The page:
No matter what shape he’s in or what resources he has available, Southern Cross proves himself to be a hero, despite his constant state of being woefully in over his head. He stumbles, learns and grows through the book, making the denouement ever more bittersweet. “The twist towards the end of the story regarding our villain of the piece? I didn’t see that coming.” Bergen admits. “I remember I was tweaking the second half of the manuscript from around September last year, and it wasn’t really doing anything for me. That was a fun, Four Musketeers-style wrap, but lacked impact. So I was mulling over things on a packed peak-hour train to Shinjuku [ward in Tokyo], squashed against a window, when the current finale came to me. I had to wait several stops before I could pull out a pen to jot this down.”
“The development of the final story was interesting,” he continues. “I finished the final draft in December 2012 — or so I thought. At that stage I had only illustrations of lead character Southern Cross, but I decided to open these up to include Pretty Amazonia, The Aerialist, the Big O, Major Patriot, Prima Ballerina, et cetera. So, while I was awaiting the artwork over the next three months, I tweaked the story further. Much as I dig the bickering camaraderie of the ’60s Marvel Bullpen, I also grew up on darker comic book offerings from the early ’80s, stuff like John Byrne and Chris Claremont’s run with X-Men, Frank Miller on Daredevil and Batman, Marv Wolfman and George Pérez doing Teen Titans… so at times the story steered in that direction too, and I had to drag it back on track. There are still elements with that darker feel in there, but tempered, I like to think.” I won’t lie, the darker parts of the story threw me at first. It’s only a third of the way through the book that you realize the world and characters you’re so engrossed with have barely scratched the surface of what’s really going on.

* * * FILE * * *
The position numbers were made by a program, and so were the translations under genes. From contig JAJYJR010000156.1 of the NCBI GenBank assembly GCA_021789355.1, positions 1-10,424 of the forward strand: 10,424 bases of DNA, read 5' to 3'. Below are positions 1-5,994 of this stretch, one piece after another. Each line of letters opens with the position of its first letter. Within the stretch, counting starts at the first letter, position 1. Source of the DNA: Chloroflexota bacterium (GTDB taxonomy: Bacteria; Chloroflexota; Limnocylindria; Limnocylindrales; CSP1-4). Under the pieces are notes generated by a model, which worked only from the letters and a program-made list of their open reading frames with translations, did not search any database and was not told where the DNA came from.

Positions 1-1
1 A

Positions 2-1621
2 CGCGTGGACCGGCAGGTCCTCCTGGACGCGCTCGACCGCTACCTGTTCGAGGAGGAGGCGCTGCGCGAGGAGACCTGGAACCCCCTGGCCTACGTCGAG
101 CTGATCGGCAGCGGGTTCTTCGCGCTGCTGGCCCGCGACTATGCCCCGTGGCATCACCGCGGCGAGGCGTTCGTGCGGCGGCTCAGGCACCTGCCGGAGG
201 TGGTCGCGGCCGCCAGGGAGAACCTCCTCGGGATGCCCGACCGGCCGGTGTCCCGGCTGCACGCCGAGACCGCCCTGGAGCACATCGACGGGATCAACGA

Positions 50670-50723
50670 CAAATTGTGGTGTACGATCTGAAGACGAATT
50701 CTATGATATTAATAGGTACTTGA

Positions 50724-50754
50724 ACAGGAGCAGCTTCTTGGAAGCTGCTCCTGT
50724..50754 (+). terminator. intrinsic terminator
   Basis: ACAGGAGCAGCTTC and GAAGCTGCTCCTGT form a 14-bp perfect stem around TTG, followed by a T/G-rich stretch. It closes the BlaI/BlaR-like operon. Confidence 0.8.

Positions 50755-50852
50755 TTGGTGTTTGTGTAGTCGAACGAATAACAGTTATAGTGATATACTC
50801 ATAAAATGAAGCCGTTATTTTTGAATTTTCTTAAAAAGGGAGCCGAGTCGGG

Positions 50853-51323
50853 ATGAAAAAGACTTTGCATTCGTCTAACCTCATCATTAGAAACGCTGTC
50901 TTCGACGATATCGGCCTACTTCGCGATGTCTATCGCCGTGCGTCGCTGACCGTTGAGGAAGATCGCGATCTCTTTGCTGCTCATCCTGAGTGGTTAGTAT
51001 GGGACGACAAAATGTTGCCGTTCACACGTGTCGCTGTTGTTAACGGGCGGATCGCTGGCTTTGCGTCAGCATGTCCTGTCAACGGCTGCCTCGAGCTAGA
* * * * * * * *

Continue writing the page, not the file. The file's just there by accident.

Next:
Bergen injects his story with his knowledge of the comic medium. There are dozens, if not hundreds, of subtle references to characters, creators and even long-dissolved publishers throughout the book. These references are either so subtle most readers would miss them entirely, or they serve a specific purpose, with Bergen expanding on their inclusion in an interesting, thoughtful way. “Although I like to believe I have a good memory of comic book trivia, I really needed to do a lot of research here,” he confesses. “Along the way I discovered some obscure facts and characters I’d never heard of — so it was doubly worthwhile.” It reads like a love letter to the genre without being obtrusive to the overall story. Obviously a huge fanboy (this is meant as a compliment), Bergen’s passion for the medium adds an intelligent undercurrent to archetypes that are still sometimes perceived as nothing more than brawling heroes in spandex.
One of the things that makes Heropa so unique is the illustrations of these heroes, peppered throughout the book. With over 35 contributions from the likes of Dave Acosta, JGMiranda, Paul Mason and more, Bergen explains what a pleasant surprise it was to have his characters come to life. “I do artwork myself but I’m bit of a hack. It was fantastic to work with professionals, to bounce around ideas of characters that were very real in my skull and in text on the page. Getting another person to visualize their take on the character was a wee bit stressful, so I tempered this by asking particular artists whose work best reflected the character itself. I think all of them nailed their individual character designs, and I love the range of styles within the book. That’s what comic books are all about: the variety of interpretation, especially visually. Jim Steranko and Jack Kirby saw Captain America differently, but both versions are brilliant.”